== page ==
You Get What You Tolerate!
In medicine you look at how “well tolerated” a drug will be related to its side effects. At work and at home, many people evaluate new opportunities related to what can be well tolerated. Yet after life, most people don’t want their tombstone to read, “He tolerated stuff for other people because they paid him.” Especially, when we realize that we can make more money and have more fun doing work that engages our passions. Life is too short for doing work you don’t enjoy for people you don’t respect. “No man is born into the world whose work is not born with him.” James Russell Lowell
The message is: Life is not a dress rehearsal. You can solve your problems using the mind you know you have. You can stop seeking answers outside yourself. ‘You have to look within.’
The ranks of the discontented are swelling. Some geographical areas are being hit harder than others as we all go through a structural shift to adjust to the global economy. Here in Derry just about every industry is in a downward spiral and many able men and women are facing an involuntary retirement.
An expert estimates that 3.5 million people between the ages of 40 and 58 vanished from the American workforce from 2001 to 2004. In a Bureau of Labor Statistics survey which covers 2001-2003, 55-64-year-old displaced workers were less likely to find new jobs than 25-54-year-olds (57% vs. 69%), and more likely to drop out of the workforce altogether (20% vs. 11%). Age discrimination and the business necessity of reducing costs to compete globally are parts of the problem why Corporations decided that employees at 50 are over-the-hill; marking time, lacking in energy and not up-to-date in necessary skills.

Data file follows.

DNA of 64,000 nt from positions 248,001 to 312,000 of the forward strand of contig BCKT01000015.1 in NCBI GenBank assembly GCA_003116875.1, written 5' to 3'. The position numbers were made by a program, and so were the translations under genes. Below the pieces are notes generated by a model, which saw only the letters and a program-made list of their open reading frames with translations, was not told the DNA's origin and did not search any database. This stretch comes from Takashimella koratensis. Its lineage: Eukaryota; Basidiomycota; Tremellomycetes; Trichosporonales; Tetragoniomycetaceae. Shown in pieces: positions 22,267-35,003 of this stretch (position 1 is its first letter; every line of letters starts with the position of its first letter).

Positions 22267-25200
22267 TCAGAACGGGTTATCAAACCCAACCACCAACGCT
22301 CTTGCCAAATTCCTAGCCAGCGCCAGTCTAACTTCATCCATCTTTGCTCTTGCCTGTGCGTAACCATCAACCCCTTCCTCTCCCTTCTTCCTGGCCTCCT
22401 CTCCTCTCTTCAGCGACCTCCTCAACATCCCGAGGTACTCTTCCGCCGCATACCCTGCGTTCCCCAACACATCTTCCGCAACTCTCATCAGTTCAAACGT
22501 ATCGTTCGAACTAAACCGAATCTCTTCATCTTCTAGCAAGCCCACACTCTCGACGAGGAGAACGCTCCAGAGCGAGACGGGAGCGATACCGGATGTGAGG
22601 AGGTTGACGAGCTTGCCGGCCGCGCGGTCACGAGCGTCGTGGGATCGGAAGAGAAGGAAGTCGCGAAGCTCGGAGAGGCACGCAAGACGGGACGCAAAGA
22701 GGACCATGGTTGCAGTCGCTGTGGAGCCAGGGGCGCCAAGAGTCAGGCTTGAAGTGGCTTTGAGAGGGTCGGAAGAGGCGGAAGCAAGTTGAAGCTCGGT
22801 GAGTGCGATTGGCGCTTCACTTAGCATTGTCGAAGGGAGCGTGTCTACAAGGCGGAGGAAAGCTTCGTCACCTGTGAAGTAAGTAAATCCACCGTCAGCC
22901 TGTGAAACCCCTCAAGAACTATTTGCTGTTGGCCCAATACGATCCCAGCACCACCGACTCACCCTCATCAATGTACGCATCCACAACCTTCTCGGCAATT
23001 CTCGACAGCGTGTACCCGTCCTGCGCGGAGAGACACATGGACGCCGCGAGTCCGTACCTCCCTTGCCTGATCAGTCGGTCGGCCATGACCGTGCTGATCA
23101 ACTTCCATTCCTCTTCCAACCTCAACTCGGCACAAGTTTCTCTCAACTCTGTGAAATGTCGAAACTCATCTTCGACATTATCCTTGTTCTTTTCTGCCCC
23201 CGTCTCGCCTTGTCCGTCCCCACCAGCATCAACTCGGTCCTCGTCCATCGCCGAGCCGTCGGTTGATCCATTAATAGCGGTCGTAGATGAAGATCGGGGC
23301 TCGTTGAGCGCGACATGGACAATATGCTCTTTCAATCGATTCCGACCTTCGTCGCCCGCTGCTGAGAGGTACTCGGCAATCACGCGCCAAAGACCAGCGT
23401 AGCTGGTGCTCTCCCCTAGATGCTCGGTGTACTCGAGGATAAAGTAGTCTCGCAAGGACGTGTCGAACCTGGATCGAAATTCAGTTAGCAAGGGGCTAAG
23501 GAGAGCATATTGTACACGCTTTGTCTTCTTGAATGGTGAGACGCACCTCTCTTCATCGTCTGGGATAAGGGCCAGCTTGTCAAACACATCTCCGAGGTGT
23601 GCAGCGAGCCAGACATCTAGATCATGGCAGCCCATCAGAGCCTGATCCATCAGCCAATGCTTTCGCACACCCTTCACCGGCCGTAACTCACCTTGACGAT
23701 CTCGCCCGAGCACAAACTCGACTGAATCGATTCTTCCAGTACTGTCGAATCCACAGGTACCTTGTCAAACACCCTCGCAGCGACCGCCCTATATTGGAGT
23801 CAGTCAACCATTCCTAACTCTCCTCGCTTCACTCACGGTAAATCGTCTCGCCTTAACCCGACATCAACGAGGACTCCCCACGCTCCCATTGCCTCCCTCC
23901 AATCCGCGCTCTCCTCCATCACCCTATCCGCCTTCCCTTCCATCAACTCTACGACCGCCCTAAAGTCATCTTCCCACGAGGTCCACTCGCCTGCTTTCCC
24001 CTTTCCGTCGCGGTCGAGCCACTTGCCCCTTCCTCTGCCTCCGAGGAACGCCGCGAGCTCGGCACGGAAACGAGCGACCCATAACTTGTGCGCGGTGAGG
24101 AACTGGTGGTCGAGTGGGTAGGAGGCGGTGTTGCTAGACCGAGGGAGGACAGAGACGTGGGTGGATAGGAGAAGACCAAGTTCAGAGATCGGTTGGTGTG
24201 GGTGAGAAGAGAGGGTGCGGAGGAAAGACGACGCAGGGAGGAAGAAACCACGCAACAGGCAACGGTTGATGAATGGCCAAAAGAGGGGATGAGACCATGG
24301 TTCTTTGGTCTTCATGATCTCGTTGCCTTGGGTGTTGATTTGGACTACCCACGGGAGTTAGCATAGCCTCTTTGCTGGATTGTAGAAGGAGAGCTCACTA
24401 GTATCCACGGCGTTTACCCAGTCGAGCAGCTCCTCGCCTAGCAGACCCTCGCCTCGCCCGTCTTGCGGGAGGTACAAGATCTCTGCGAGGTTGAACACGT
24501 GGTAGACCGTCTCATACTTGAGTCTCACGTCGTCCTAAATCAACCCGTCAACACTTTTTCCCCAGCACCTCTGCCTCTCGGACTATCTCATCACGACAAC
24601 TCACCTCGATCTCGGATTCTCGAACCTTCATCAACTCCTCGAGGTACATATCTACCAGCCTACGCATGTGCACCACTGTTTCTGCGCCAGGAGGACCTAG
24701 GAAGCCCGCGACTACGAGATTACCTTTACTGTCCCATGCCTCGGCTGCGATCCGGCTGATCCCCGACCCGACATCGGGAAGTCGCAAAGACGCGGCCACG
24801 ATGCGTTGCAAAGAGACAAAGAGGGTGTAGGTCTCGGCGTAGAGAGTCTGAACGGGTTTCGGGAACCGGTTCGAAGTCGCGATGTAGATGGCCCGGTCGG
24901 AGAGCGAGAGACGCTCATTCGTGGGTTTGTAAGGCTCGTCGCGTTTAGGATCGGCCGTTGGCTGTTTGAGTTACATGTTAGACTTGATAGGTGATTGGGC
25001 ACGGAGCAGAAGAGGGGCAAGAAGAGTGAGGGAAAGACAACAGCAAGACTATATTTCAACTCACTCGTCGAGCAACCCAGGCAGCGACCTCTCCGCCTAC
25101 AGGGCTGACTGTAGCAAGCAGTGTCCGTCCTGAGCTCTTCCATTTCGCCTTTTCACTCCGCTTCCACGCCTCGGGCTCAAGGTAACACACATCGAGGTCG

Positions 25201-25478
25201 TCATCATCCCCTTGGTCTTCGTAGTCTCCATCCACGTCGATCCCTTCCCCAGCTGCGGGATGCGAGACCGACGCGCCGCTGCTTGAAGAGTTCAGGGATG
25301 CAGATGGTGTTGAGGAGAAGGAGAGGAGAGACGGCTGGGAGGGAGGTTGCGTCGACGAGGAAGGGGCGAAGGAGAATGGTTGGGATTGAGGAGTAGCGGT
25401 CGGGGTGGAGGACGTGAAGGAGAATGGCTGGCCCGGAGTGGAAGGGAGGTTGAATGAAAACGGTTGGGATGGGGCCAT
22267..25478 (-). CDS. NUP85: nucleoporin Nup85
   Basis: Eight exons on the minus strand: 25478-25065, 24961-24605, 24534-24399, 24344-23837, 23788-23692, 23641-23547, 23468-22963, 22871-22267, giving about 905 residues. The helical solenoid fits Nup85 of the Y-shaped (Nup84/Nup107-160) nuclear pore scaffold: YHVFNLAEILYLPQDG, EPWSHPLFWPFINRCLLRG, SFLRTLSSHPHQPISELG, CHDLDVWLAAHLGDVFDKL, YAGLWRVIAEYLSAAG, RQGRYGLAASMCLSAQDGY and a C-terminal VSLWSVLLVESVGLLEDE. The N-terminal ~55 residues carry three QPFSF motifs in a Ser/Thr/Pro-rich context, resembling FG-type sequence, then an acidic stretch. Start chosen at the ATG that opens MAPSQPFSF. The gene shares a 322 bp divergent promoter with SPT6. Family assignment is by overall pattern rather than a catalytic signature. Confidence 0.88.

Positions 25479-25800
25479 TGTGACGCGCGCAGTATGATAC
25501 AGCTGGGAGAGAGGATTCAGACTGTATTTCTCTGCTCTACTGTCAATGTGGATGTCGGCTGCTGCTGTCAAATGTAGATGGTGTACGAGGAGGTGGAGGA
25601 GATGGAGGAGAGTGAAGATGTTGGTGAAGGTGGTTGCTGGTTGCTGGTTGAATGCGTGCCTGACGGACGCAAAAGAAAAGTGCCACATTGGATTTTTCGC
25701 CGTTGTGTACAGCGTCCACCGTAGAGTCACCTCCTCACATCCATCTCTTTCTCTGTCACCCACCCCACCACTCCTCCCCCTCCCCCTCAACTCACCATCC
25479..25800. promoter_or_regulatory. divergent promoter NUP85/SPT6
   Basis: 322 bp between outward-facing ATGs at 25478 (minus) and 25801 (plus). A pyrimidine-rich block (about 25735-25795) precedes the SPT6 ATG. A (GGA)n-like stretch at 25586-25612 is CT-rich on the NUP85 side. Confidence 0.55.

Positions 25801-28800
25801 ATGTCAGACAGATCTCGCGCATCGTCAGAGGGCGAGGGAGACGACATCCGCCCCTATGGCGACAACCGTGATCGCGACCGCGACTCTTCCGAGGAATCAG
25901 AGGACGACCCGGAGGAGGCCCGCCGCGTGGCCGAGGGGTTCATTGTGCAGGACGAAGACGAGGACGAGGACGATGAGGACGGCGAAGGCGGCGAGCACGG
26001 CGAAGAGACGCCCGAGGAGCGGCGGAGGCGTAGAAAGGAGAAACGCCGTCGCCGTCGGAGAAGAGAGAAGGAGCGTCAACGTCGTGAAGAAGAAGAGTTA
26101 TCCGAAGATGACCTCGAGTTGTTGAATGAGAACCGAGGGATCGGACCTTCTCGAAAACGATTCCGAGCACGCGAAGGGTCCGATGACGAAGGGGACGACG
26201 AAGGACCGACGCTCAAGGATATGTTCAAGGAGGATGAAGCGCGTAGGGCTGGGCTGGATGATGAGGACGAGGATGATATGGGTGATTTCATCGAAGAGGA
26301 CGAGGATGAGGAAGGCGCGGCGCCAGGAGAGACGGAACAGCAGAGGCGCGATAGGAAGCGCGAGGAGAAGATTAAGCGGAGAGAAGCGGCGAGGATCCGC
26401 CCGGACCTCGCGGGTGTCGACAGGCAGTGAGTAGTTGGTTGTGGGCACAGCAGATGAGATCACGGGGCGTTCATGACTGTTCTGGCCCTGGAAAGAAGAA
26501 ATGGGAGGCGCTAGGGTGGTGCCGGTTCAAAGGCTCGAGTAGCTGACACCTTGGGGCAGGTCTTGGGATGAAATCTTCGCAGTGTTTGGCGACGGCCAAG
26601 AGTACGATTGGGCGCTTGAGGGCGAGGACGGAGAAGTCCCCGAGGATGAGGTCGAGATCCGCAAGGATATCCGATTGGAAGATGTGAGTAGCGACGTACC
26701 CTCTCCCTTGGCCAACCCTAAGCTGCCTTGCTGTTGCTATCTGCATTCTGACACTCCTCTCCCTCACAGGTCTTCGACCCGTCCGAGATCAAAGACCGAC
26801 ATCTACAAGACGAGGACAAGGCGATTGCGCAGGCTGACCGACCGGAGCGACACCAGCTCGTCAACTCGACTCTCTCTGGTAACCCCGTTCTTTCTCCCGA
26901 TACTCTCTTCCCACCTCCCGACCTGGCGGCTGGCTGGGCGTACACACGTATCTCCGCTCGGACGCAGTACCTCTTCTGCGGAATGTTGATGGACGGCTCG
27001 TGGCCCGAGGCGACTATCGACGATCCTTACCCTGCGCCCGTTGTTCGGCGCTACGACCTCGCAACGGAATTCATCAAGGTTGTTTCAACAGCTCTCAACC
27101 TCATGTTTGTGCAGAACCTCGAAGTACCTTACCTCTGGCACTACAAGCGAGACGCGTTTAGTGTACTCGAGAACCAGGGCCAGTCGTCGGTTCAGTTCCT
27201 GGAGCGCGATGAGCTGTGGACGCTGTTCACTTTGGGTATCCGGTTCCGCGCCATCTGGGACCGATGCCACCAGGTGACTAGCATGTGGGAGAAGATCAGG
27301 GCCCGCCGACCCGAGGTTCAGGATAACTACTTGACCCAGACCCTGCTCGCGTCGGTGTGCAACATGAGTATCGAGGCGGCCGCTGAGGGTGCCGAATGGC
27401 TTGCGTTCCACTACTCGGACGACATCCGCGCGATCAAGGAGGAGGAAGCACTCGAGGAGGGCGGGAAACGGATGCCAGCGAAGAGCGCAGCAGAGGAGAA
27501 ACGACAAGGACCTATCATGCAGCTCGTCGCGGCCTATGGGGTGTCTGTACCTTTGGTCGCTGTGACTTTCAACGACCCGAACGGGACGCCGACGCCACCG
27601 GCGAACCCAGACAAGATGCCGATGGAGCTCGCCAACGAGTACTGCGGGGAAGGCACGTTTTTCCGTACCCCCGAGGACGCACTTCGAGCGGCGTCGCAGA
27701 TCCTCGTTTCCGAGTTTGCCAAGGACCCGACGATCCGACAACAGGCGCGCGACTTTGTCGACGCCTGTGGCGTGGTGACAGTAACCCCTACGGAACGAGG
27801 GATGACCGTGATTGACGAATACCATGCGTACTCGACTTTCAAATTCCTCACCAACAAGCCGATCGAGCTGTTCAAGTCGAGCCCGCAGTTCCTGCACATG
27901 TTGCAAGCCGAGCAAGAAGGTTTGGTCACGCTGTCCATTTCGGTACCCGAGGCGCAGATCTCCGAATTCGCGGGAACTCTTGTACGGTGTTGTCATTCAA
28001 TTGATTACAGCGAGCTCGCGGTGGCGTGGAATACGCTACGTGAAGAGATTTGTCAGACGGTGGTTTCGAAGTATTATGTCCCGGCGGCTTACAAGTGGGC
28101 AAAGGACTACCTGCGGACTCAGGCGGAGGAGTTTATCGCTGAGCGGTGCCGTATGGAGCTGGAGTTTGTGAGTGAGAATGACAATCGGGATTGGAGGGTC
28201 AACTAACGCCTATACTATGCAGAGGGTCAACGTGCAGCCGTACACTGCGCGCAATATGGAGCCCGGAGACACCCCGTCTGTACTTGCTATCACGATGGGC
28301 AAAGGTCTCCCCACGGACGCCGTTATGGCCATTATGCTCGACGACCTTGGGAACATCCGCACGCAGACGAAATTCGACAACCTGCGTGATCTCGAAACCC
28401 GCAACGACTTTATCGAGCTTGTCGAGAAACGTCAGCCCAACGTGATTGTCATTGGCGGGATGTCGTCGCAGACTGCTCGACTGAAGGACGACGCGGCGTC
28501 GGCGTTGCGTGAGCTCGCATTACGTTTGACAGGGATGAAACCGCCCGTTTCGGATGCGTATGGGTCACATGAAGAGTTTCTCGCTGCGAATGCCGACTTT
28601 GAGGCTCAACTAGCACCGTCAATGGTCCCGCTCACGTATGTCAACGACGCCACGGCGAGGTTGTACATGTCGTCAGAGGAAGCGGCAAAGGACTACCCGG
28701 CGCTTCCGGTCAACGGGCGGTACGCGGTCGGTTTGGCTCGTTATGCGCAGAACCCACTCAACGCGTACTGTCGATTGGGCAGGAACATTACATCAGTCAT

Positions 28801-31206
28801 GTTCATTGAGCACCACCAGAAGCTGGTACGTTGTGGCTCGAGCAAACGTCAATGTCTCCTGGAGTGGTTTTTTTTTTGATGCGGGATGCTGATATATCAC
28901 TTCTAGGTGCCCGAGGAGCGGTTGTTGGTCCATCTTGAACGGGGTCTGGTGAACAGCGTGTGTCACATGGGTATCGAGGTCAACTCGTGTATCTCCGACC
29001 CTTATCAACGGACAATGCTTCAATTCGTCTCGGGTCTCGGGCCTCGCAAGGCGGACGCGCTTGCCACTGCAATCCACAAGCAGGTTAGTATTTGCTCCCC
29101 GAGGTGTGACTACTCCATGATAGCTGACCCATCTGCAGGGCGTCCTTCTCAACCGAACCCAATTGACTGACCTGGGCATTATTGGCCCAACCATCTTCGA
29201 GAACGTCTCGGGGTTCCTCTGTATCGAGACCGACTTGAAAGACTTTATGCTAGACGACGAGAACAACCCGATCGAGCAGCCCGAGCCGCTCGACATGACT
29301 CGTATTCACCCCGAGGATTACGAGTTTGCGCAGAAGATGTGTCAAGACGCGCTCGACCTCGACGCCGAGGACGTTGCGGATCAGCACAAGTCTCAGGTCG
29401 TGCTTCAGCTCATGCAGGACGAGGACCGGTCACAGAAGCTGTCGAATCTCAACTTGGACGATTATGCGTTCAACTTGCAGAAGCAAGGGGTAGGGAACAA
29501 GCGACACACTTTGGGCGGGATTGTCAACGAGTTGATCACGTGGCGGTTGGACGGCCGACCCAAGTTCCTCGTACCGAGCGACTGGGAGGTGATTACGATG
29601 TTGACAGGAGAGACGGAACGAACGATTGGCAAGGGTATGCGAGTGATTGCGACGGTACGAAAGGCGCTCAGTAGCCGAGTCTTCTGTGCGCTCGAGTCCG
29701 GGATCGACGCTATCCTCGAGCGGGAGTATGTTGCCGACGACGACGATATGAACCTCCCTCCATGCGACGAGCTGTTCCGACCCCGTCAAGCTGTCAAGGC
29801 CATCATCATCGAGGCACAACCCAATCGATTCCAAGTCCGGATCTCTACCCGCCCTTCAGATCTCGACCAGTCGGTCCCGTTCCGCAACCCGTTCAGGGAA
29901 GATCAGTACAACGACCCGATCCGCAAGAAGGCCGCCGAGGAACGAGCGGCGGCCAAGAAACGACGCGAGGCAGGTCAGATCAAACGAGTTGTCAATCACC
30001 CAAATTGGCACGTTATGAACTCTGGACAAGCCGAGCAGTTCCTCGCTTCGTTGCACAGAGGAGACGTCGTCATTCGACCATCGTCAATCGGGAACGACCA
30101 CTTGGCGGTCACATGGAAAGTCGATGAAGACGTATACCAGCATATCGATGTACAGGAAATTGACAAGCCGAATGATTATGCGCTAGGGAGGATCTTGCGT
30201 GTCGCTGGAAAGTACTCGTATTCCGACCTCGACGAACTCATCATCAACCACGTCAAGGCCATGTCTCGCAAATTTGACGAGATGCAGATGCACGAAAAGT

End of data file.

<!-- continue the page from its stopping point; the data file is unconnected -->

To a greater extent than their parents, people will be depending on their own resources in their final years. The decline of traditional pensions, the problems of benifits (or lack f them), and the unprecedented levels of debt that many people have taken on — not to mention the wide disparity in income among members of the generation — make it far from clear what kinds of lives this giant population cohort will have in retirement.
A Society of Human Resource Management (SHRM) survey found that 75% of the nation’s employees are looking for a new job. Executives are the most dissatisfied with 82% on the job hunt.
Due to dissatisfaction with opportunities, not being paid enough or burnout, employees begin looking for new career opportunities. Today, executives move through more jobs in a decade than their fathers did in a lifetime thirty years ago. Career transition is a midcourse correction that we all face when we move from one job or vocation to another.
So, why shouldn’t we have some mental models to point us in the right direction at this crossroad?
Europe’s highly skilled workers continue to take a big hit in the jobless recovery. These workers are suffering scant wage growth (salary paralysis) and unusually high unemployment. For those working, this year’s wage look a lot like last year’s. So, it is not surprising that many people with jobs really want to do something different!